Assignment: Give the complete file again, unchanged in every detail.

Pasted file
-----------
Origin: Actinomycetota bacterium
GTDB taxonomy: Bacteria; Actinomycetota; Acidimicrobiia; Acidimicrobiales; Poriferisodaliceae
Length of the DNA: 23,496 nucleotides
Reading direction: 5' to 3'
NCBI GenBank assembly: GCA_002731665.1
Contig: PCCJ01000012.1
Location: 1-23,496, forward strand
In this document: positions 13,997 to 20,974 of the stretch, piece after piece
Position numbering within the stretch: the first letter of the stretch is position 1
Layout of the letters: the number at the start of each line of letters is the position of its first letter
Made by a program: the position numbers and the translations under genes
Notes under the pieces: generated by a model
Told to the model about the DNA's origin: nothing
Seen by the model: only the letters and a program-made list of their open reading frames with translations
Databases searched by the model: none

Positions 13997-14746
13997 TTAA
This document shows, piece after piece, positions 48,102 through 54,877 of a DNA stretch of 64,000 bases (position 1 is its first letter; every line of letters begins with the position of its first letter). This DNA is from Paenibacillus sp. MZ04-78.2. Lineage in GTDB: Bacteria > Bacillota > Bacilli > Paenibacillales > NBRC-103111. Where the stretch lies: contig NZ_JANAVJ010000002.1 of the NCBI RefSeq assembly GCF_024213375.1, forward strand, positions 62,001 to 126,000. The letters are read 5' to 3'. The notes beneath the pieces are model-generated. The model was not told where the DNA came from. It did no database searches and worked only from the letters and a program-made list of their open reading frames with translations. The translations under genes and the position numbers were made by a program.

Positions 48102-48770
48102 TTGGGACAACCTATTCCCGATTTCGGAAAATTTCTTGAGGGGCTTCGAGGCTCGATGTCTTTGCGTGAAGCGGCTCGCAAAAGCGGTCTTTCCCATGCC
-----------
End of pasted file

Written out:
Origin: Actinomycetota bacterium
GTDB taxonomy: Bacteria; Actinomycetota; Acidimicrobiia; Acidimicrobiales; Poriferisodaliceae
Length of the DNA: 23,496 nucleotides
Reading direction: 5' to 3'
NCBI GenBank assembly: GCA_002731665.1
Contig: PCCJ01000012.1
Location: 1-23,496, forward strand
In this document: positions 13,997 to 20,974 of the stretch, piece after piece
Position numbering within the stretch: the first letter of the stretch is position 1
Layout of the letters: the number at the start of each line of letters is the position of its first letter
Made by a program: the position numbers and the translations under genes
Notes under the pieces: generated by a model
Told to the model about the DNA's origin: nothing
Seen by the model: only the letters and a program-made list of their open reading frames with translations
Databases searched by the model: none

Positions 13997-14746
13997 TTAA
This document shows, piece after piece, positions 48,102 through 54,877 of a DNA stretch of 64,000 bases (position 1 is its first letter; every line of letters begins with the position of its first letter). This DNA is from Paenibacillus sp. MZ04-78.2. Lineage in GTDB: Bacteria > Bacillota > Bacilli > Paenibacillales > NBRC-103111. Where the stretch lies: contig NZ_JANAVJ010000002.1 of the NCBI RefSeq assembly GCF_024213375.1, forward strand, positions 62,001 to 126,000. The letters are read 5' to 3'. The notes beneath the pieces are model-generated. The model was not told where the DNA came from. It did no database searches and worked only from the letters and a program-made list of their open reading frames with translations. The translations under genes and the position numbers were made by a program.

Positions 48102-48770
48102 TTGGGACAACCTATTCCCGATTTCGGAAAATTTCTTGAGGGGCTTCGAGGCTCGATGTCTTTGCGTGAAGCGGCTCGCAAAAGCGGTCTTTCCCATGCC